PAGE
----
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'Smothered By Lawlessness'; Feds Launch Drug Crackdown In San Francisco's Tenderloin District

SAN FRANCISCO (CBS SF/AP) -- Seventeen federal law enforcement agencies announced Wednesday a yearlong crackdown on San Francisco's crime-ridden Tenderloin neighborhood where open drug use has been tolerated for years.

U.S. Attorney David Anderson said the federal government was targeting the city's Tenderloin neighborhood -- a roughly 50-block area -- with arrests of drug traffickers as the first step in cleaning up a roughly 50-block area he says is "smothered by lawlessness."

Federal authorities also announced that 32 people have been charged with selling drugs in the Tenderloin.

Chris Nielsen, special agent in charge of the Drug Enforcement Administration in San Francisco, said that most of the dealers were Honduran nationals and part of an operation that stretched from Mexico to Seattle.

Nielsen said an investigation that began in 2017 uncovered two independent drug trafficking networks that operated in the same way. The feds said that people living in the eastern end of the San Francisco Bay Area crossed into the Tenderloin daily to sell cocaine, meth, heroin and fentanyl.

The crackdown comes as California has become more tolerant of casual drug use after voters reduced penalties for possession of cocaine, heroin and opiates in 2014 and legalized marijuana in 2016. It also comes as San Francisco Mayor London Breed and the elected supervisor for the area have pledged to target flagrant drug dealing.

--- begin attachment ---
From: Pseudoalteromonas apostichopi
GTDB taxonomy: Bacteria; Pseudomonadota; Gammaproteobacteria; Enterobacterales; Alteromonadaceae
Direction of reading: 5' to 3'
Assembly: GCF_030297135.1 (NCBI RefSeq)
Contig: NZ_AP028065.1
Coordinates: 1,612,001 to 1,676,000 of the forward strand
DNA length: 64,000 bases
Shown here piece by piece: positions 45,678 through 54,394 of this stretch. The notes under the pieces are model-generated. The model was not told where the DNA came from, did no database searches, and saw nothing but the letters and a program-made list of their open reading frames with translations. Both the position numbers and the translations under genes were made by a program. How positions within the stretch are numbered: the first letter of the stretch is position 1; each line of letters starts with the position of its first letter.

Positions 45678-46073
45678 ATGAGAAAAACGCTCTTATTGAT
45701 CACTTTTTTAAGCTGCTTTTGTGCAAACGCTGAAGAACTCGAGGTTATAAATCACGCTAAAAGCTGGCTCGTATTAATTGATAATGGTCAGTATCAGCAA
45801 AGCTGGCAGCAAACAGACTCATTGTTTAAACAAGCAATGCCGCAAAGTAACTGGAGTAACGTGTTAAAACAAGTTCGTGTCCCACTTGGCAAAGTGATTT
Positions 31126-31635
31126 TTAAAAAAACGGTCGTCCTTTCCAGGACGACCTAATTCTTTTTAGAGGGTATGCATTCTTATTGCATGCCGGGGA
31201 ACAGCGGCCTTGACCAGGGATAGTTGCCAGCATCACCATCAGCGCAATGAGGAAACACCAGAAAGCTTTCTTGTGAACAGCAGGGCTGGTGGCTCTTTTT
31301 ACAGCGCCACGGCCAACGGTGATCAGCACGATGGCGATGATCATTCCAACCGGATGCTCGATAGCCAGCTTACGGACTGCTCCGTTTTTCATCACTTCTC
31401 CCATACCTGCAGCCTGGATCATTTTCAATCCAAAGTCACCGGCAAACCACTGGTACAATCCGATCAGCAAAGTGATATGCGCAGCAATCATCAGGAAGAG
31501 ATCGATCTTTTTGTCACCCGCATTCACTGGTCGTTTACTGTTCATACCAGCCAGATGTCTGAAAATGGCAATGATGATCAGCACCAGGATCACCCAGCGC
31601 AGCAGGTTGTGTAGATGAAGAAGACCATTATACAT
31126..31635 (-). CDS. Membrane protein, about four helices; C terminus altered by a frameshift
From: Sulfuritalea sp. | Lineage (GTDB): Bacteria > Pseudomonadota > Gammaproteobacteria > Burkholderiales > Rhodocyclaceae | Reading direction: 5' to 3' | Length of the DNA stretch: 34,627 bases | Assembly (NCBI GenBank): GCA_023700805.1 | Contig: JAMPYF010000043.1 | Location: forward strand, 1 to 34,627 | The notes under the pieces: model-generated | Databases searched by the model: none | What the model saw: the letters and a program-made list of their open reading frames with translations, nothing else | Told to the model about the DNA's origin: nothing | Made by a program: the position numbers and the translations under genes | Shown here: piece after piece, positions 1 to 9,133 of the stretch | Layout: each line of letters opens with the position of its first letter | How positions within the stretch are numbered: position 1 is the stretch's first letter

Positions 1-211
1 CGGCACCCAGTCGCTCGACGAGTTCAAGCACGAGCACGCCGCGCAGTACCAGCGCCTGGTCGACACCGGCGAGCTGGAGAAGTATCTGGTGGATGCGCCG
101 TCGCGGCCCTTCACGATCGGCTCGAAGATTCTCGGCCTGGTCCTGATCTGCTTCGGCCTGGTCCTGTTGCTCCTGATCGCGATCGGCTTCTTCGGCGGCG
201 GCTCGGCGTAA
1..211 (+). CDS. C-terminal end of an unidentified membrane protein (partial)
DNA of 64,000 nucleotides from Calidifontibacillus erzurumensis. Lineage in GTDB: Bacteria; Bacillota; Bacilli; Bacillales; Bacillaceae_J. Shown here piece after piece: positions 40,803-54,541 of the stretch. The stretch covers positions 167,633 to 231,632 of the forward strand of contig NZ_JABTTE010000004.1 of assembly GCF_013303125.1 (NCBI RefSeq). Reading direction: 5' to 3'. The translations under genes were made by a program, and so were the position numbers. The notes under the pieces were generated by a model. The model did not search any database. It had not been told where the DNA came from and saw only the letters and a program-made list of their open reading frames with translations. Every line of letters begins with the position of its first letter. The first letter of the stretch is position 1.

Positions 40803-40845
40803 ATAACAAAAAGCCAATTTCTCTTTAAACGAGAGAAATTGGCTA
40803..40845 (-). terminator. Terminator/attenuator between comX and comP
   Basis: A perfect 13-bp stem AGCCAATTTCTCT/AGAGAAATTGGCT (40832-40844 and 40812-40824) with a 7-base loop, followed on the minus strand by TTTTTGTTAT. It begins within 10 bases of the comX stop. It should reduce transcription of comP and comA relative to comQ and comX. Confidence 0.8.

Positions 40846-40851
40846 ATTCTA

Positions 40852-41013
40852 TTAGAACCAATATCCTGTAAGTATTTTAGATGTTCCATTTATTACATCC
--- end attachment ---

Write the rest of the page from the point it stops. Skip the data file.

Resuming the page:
But San Francisco also strongly opposes federal immigration sweeps, and immigration agents are among those joining the FBI, Drug Enforcement Administration, U.S. Marshals Service and others in the effort. And while city officials know the Tenderloin is a problem, they're torn on how to address drug dealing and drug addiction, with some saying the city shouldn't waste resources going after low-level offenders and criminalizing homelessness.

The drive is not aimed at the area's massive homeless population or people addicted to drugs, Anderson said in remarks prepared for his first news conference since being appointed to the post by President Donald Trump in January.

Anderson said open drug use is imperiling elderly and school-age children who live in an area where housing is cheaper than other parts of a city struggling with income inequality.

"Innocent residents, commuters, tourists, and persons with business in one of the four major federal buildings in the Tenderloin should not be required to run a gauntlet of crime," he said. "The Tenderloin neighborhood deserves the benefits of the rule of law every bit as much as other neighborhoods in this city."

The federal action targets a neighborhood with a high concentration of homeless people, single-room occupancy hotels and used needles. A portable toilet program was launched in the Tenderloin five years ago after children complained of having to sidestep human waste on sidewalks to get to school.

Supervisor Matt Haney said in April that he would create a task force to come up with a plan to tackle the problem. More than half the nearly 900 people booked into jail or cited for incidents tied to drug sales in 2017-18 were cited or arrested by police in the Tenderloin, according to an April report.

It said a high percentage of drug sales involve organized crime and "sellers often give drugs to homeless people who are addicted in exchange" for holding the drugs.

A map of drug crimes reported to the San Francisco Police Department in June and distributed by federal prosecutors glows red — the highest proportion — over the Tenderloin, in contrast to a few smaller islands of red in the rest of the city.

The U.S. attorney's office said it is devoting 15 prosecutors to the effort for at least a year.

An initial round of multiple arrests in recent days largely targeted the drug trade, but Anderson said future sweeps will focus on firearms offenses, robberies, sex and labor trafficking, identity thefts and benefits fraud in the racially and ethnically diverse neighborhood.

Future efforts may include targeting those using false passports and visas.

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